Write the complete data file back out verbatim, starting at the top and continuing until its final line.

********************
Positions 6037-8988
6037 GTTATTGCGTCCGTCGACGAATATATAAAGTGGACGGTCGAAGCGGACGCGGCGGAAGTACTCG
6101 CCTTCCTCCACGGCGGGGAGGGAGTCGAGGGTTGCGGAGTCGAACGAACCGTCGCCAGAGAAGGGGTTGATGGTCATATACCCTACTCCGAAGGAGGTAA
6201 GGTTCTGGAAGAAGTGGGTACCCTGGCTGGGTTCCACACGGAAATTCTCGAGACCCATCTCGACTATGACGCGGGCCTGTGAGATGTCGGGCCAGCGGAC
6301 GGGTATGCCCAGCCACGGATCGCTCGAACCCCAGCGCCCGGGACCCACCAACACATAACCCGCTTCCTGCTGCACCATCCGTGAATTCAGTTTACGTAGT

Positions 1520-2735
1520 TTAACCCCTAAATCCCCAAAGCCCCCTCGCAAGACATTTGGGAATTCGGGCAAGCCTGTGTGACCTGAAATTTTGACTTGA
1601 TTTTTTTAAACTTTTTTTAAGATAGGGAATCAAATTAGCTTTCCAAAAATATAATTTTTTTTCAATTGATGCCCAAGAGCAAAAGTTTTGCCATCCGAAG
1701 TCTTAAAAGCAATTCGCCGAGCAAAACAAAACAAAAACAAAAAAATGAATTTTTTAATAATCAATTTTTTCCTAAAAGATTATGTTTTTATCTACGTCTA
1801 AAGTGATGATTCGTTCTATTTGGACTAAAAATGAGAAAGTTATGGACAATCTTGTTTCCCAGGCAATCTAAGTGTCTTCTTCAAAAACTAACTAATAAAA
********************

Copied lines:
Positions 6037-8988
6037 GTTATTGCGTCCGTCGACGAATATATAAAGTGGACGGTCGAAGCGGACGCGGCGGAAGTACTCG
6101 CCTTCCTCCACGGCGGGGAGGGAGTCGAGGGTTGCGGAGTCGAACGAACCGTCGCCAGAGAAGGGGTTGATGGTCATATACCCTACTCCGAAGGAGGTAA
6201 GGTTCTGGAAGAAGTGGGTACCCTGGCTGGGTTCCACACGGAAATTCTCGAGACCCATCTCGACTATGACGCGGGCCTGTGAGATGTCGGGCCAGCGGAC
6301 GGGTATGCCCAGCCACGGATCGCTCGAACCCCAGCGCCCGGGACCCACCAACACATAACCCGCTTCCTGCTGCACCATCCGTGAATTCAGTTTACGTAGT

Positions 1520-2735
1520 TTAACCCCTAAATCCCCAAAGCCCCCTCGCAAGACATTTGGGAATTCGGGCAAGCCTGTGTGACCTGAAATTTTGACTTGA
1601 TTTTTTTAAACTTTTTTTAAGATAGGGAATCAAATTAGCTTTCCAAAAATATAATTTTTTTTCAATTGATGCCCAAGAGCAAAAGTTTTGCCATCCGAAG
1701 TCTTAAAAGCAATTCGCCGAGCAAAACAAAACAAAAACAAAAAAATGAATTTTTTAATAATCAATTTTTTCCTAAAAGATTATGTTTTTATCTACGTCTA
1801 AAGTGATGATTCGTTCTATTTGGACTAAAAATGAGAAAGTTATGGACAATCTTGTTTCCCAGGCAATCTAAGTGTCTTCTTCAAAAACTAACTAATAAAA